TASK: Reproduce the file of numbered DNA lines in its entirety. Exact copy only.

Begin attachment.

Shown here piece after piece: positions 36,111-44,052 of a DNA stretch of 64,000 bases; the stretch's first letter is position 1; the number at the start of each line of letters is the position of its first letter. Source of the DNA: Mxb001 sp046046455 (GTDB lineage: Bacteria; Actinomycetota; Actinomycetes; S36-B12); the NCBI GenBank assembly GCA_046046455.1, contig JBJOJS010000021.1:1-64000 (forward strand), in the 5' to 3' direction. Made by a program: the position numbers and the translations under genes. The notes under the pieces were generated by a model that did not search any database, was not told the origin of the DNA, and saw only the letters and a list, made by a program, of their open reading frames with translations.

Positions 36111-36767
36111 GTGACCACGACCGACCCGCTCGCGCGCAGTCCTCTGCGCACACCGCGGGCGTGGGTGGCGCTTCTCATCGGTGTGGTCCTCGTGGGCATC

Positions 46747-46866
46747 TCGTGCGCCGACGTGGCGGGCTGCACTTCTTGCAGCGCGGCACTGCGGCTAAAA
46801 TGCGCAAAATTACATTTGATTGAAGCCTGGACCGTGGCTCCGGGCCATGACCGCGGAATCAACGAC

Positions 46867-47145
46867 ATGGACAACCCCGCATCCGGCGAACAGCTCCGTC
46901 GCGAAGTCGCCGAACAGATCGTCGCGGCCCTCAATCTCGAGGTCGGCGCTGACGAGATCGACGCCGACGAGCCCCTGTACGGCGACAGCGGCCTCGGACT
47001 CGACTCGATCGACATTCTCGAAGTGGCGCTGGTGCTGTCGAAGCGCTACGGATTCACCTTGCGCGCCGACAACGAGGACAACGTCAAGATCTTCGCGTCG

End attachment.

Shown here piece after piece: positions 36,111-44,052 of a DNA stretch of 64,000 bases; the stretch's first letter is position 1; the number at the start of each line of letters is the position of its first letter. Source of the DNA: Mxb001 sp046046455 (GTDB lineage: Bacteria; Actinomycetota; Actinomycetes; S36-B12); the NCBI GenBank assembly GCA_046046455.1, contig JBJOJS010000021.1:1-64000 (forward strand), in the 5' to 3' direction. Made by a program: the position numbers and the translations under genes. The notes under the pieces were generated by a model that did not search any database, was not told the origin of the DNA, and saw only the letters and a list, made by a program, of their open reading frames with translations.

Positions 36111-36767
36111 GTGACCACGACCGACCCGCTCGCGCGCAGTCCTCTGCGCACACCGCGGGCGTGGGTGGCGCTTCTCATCGGTGTGGTCCTCGTGGGCATC

Positions 46747-46866
46747 TCGTGCGCCGACGTGGCGGGCTGCACTTCTTGCAGCGCGGCACTGCGGCTAAAA
46801 TGCGCAAAATTACATTTGATTGAAGCCTGGACCGTGGCTCCGGGCCATGACCGCGGAATCAACGAC

Positions 46867-47145
46867 ATGGACAACCCCGCATCCGGCGAACAGCTCCGTC
46901 GCGAAGTCGCCGAACAGATCGTCGCGGCCCTCAATCTCGAGGTCGGCGCTGACGAGATCGACGCCGACGAGCCCCTGTACGGCGACAGCGGCCTCGGACT
47001 CGACTCGATCGACATTCTCGAAGTGGCGCTGGTGCTGTCGAAGCGCTACGGATTCACCTTGCGCGCCGACAACGAGGACAACGTCAAGATCTTCGCGTCG